The Suffrage Fight Goes On
The 19th Amendment to the Constitution was passed by Congress on June 4, 1919 and by July 3, 1919 had been ratified by eleven of the thirty-six needed states. But opposition to the amendment was still alive and well, and on July 3, 1919 the National Association Opposed to Woman Suffrage reported in the New York Times that it had moved its headquarters from Washington DC to New York to better consolidate its forces and continue the fight. Since they needed only to succeed in thirteen legislatures, many members of the twenty-six State Association were confident they could prevail and stop the Amendment in its tracks.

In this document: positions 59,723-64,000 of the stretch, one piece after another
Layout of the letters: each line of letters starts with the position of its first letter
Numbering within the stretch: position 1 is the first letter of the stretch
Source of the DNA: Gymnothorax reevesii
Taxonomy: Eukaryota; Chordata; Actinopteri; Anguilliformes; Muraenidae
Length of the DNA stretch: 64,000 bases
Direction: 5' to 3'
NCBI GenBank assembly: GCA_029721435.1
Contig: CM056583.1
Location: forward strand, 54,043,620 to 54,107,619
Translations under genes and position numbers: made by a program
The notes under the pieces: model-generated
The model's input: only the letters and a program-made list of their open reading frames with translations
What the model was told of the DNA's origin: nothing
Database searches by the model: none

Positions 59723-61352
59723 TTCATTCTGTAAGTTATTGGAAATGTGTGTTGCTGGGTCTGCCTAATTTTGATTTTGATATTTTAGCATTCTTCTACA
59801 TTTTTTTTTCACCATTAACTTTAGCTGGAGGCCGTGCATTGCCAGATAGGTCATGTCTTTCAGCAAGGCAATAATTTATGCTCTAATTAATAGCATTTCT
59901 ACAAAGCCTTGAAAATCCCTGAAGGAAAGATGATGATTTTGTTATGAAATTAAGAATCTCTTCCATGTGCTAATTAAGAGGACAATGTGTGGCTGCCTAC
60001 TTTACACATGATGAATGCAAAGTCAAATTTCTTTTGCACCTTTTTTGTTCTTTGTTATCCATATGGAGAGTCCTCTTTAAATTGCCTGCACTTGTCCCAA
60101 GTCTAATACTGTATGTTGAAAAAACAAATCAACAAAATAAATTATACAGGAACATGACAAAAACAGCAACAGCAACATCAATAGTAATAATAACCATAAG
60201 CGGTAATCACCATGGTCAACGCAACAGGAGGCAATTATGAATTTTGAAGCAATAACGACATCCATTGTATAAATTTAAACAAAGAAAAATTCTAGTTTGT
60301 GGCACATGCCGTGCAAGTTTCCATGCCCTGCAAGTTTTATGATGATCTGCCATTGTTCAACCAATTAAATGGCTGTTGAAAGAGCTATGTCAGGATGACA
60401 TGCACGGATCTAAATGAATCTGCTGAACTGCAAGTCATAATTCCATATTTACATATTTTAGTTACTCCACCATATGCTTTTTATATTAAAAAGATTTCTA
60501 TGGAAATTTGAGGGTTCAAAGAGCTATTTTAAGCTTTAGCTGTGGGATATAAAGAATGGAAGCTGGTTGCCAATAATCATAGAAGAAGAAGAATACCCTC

Although the contingent of anti-suffragists was dwindling, there were still many who objected to the Amendment. Their reasons were varied – many believed the vote would “disturb the social order” of home and family, destroying woman’s “proper place” in society. Some women feared the vote would destroy their power base of being the head of the home, or emasculate and anger men. Whatever the reason, the anti-suffragists persisted in their opposition to expanding voting rights to women until the very last moment, August 26, 1920 when it became the law of the land.
For an excellent account of the controversy read Susan Goodier’s book, No Votes for Women, that adds clarity to an otherwise perplexing story.